THE European Commission has published an action plan to establish “Solidarity Lanes” to ensure Ukraine can export grain and import the goods it needs.

Russia’s invasion of Ukraine and its blockade of Ukraine’s Black Sea ports have prevented the export of grain and other agricultural goods. To overcome this threat to global food security the European Union (EU) says there is an urgent need to establish alternative logistics routes using all relevant transport modes.

“20 million tonnes of grain have to leave Ukraine in less than three months using the EU infrastructure,” says the EU’s transport commissioner, Ms Adina Vălean. “This is a gigantesque challenge, so it is essential to coordinate and optimise the logistics chains, put in place new routes, and avoid, as much as possible, the bottlenecks.”

Normally, 75% of Ukraine’s grain production is exported, generating around 20% of national annual export income. Before the war, Ukrainian Black Sea ports accounted for 90% of grain and oilseed exports, with around one-third of the exports destined for Europe, China and Africa respectively.

The EU says that despite efforts by the EU to ease border crossings between Ukraine and the EU, thousands of wagons and lorries are waiting for clearance on the Ukrainian side. The average wait time for wagons is 16 days and up to 30 days at some border crossing points and more grain is still stored in Ukrainian silos awaiting export.

Among the challenges is the change in track gauge between 1520mm in Ukraine and 1435mm in most of western Europe, which means most goods need to be transhipped to standard-gauge wagons or lorries. This process is time-consuming and transhipment facilities at the borders are scarce.

The European Commission (EC) and EU member states will work on the following priority initiatives:

  • the EC wants additional vehicles to be made available as soon as possible to match demand and supply and the EC will set up a matchmaking logistics platform
  • Ukrainian agricultural export shipments should be prioritised, and infrastructure managers should make paths available for them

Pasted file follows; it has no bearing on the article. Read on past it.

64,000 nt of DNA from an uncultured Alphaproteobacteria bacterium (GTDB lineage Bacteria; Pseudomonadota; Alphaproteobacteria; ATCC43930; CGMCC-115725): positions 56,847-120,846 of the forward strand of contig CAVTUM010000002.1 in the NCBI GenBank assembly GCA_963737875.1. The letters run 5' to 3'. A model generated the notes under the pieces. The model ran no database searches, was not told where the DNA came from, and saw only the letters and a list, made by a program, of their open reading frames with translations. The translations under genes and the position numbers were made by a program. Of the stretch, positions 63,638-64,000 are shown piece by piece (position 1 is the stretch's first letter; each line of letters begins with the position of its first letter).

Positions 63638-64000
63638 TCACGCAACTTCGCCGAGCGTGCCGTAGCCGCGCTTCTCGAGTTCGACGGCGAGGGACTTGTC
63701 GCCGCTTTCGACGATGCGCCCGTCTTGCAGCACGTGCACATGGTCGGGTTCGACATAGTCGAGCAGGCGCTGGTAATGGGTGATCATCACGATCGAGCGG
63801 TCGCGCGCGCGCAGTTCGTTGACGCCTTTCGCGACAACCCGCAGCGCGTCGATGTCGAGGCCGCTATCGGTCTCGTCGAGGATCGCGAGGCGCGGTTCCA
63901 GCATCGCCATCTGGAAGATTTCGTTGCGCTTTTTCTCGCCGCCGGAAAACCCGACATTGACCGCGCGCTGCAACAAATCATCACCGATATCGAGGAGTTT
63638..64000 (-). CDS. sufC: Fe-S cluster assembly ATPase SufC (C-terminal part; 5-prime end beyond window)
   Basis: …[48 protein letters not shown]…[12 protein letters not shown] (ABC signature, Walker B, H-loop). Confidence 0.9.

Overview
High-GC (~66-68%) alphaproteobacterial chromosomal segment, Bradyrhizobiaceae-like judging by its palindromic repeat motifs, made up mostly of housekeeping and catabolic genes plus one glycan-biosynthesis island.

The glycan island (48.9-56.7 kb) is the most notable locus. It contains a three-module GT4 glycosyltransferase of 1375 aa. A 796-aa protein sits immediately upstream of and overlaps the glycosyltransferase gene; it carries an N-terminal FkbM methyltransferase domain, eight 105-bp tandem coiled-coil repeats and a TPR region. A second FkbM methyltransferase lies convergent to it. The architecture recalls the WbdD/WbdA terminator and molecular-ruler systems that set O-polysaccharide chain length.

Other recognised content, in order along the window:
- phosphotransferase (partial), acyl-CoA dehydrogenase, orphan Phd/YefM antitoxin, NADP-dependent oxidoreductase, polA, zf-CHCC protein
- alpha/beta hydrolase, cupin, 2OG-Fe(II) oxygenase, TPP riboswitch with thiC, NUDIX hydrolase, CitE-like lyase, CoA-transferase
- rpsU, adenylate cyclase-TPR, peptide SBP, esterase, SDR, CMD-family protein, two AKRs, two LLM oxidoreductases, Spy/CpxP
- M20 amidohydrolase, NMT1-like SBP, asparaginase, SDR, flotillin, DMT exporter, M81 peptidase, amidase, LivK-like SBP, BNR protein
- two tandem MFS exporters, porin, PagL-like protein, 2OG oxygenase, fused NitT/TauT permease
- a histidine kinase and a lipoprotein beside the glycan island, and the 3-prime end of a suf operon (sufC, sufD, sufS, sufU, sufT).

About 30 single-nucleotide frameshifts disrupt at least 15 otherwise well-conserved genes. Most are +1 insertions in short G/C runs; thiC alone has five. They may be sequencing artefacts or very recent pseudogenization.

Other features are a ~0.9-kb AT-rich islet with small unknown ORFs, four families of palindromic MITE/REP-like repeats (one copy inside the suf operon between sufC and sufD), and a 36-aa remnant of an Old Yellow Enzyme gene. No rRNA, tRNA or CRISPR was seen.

• the EC wants mobile grain loaders to be urgently transferred to border terminals to speed up transhipment while a road transport agreement with Ukraine will help remove bottlenecks. The EC will also investigate options for top-up financial guarantees to hauliers
  • the EC urges national authorities to apply maximum flexibility and ensure adequate staffing to accelerate procedures at border crossing points, and
  • the EC will assess available storage capacity in the EU and coordinate with member states to help secure more capacity for Ukrainian exports.

“With Ukrainian ports out of commission, once again we see the crucial role of the rail sector, both for Ukrainian society and the global economy,” says Ms Jolene Molitoris, chair of the Support Ukraine Rail Task Force. “The Support Ukraine Task Force calls on the multinational rail community beginning with Europe and America to launch what may be the largest mobilisation project since the Second World War to move massive amounts of grain in a westerly direction.”

In the medium to long term, the EC says it will also try to increase the infrastructure capacity of new export corridors and set up new infrastructure connections for the reconstruction of Ukraine.

The next round of the EU’s Connecting Europe Facility (CEF) call for proposals will provide support for projects to improve transport links to Ukraine, including for rail connections and road-rail terminals. The EC also to plans to sign an agreement with Ukraine to update the maps for the Trans-European Transport Network (TEN-T), as part of its policy on extending the TEN-T network to neighbouring countries.